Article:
Benefits / Resources / Articles
May 12, 2017

What YOU Need to Know About Drone Waivers! Part 1

By Sidra Safri


It's been a year since the introduction of the Section 107 drone regulations and many photographers are still extremely excited! As more and more photographers look to incorporate drones into their businesses, the FAA is attempting to stay on top of the influx of waivers that are coming in. 

At first introduction, the FAA was able to process waivers within 90 days. Now, that waiting period has gone up to 120 days!  To ensure you waiver is approved in a timely manner, be careful to apply for the correct waiver and be as detailed as possible. Over the next eight-to-nine weeks, PPA will break down these waivers, providing you with examples as to when you can apply for them and what sort of information to provide to ensure your wavier is processed as quickly and smoothly as possible.


The first waiver we will address is Section 107.25- Operation from a moving vehicle, boat, or aircraft.  In accordance with the Section 107 regulations, a drone operator may not operate a drone while being transported via any method. However, there is waiver for this! One may apply for this waiver when wanting to get a shot of an aerial view for commercial or real estate purposes, inspecting power lines or pipelines, even simply shooting a video for a client.  Since there is a lot going on logistically, it is understandable that the FAA wants to approve these sorts of uses.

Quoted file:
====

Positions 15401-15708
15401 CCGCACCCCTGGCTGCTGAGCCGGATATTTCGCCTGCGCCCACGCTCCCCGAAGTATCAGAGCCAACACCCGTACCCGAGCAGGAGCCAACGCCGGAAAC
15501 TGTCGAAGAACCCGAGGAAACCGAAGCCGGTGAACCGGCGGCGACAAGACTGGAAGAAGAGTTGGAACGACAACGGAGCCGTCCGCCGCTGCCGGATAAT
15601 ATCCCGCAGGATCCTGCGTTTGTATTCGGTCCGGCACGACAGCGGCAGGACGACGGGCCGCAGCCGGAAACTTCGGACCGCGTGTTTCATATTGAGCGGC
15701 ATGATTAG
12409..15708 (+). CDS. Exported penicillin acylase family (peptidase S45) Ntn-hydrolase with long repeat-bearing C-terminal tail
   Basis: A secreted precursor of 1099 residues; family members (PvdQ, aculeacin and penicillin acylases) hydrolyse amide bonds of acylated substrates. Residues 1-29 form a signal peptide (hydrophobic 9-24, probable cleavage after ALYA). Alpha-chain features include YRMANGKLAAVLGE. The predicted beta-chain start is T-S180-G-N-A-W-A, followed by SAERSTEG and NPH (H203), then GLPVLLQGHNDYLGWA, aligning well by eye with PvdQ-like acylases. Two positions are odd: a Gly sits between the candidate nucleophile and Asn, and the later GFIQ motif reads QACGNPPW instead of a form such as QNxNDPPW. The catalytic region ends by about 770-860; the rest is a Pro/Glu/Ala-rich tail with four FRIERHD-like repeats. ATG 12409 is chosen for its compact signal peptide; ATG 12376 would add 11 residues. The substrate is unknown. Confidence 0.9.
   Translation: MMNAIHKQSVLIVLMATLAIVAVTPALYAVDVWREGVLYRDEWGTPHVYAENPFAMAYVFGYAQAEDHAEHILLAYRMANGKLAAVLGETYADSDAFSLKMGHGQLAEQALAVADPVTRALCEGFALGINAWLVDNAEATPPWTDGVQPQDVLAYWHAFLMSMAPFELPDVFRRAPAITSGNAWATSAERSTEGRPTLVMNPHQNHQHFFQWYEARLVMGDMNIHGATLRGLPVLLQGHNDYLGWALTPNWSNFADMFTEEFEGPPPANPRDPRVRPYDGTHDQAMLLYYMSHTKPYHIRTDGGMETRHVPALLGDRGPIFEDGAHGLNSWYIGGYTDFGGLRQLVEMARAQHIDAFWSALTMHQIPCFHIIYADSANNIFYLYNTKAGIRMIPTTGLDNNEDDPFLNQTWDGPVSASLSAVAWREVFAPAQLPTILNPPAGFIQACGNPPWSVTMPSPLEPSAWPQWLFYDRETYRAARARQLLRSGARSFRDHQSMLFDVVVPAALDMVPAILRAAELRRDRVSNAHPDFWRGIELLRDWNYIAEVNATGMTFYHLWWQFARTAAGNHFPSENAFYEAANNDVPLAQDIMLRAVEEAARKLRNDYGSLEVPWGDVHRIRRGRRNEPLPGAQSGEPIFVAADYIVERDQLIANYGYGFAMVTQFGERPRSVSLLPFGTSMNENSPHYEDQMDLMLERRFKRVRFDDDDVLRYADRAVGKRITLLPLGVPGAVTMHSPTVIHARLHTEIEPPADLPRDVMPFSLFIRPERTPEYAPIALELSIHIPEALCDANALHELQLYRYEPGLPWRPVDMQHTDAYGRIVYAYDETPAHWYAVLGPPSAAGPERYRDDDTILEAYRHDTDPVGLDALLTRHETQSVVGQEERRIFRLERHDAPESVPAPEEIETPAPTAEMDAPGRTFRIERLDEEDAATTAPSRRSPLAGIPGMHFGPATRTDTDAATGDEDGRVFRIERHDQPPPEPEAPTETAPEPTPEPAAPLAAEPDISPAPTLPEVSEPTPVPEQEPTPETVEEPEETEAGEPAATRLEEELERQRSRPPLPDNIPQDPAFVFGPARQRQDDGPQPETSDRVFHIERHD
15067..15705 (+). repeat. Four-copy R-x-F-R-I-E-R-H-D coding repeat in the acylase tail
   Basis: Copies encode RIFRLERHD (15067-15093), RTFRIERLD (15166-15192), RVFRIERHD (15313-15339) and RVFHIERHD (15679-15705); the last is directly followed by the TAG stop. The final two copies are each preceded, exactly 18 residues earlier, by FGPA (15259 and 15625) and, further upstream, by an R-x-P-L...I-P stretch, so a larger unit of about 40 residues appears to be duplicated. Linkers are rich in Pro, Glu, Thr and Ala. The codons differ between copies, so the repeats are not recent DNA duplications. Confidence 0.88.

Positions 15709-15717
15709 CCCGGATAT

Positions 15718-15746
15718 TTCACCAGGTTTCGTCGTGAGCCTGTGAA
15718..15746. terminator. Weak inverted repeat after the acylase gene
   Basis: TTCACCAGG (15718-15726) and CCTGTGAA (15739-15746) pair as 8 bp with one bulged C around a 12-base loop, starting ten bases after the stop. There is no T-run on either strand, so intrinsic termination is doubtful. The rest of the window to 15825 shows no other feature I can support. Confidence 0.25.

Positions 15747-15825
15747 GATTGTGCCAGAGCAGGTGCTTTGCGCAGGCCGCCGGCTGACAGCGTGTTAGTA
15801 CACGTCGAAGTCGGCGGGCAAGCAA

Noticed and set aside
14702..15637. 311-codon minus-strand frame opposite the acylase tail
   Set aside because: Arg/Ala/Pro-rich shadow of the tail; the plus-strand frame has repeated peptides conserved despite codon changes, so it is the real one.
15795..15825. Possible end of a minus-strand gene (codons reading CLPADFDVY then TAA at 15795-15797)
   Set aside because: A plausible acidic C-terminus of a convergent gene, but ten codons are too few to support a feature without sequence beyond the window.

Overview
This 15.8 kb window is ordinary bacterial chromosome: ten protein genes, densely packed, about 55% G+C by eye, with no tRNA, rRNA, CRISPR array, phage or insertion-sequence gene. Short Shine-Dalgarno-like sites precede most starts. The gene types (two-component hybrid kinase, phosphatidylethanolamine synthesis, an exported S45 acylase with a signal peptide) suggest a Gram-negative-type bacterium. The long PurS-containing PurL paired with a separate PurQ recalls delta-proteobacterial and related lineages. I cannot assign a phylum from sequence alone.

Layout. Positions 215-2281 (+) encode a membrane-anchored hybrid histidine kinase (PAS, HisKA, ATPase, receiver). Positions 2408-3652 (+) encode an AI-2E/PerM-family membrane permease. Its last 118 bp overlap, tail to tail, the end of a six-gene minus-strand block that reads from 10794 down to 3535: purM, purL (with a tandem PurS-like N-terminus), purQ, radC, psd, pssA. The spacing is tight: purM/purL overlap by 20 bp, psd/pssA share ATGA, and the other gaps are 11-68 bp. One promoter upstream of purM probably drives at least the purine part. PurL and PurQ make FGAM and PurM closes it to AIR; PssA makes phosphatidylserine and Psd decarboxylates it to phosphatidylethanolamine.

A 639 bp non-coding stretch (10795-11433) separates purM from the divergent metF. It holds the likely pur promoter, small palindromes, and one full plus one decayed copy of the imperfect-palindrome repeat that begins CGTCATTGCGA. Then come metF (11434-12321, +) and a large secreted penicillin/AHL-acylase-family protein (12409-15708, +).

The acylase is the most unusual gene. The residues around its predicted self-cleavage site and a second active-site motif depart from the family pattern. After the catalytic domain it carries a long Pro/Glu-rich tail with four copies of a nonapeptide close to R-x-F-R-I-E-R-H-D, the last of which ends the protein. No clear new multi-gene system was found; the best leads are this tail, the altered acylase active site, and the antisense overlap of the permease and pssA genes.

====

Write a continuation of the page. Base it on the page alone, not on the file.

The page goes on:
When applying for a waiver to operate a drone via a moving method of transportation, include as much information as possible. Include why you are requesting this waver, the time of day, a backup plan (just in case something goes wrong). Also, it helps to have another set of eyes on the drone. Include a plan to have someone watching the drone in action to add another layer of safety. The more detail you have, the more likely the FAA will approve your request, and the less back-and-forth there is trying to get additional information. At the same time, the FAA has also requested you be as detailed as possible, but to not ask for more then you need. This will cause delays in your request, and possibly even lead to a denial. To request a drone waiver or see additional waiver options visit the FAA website.

Stay tuned for the next part in our series on drone waivers, or read them below! 

Part 2 Part 3

For more info on all things drones, of course, head to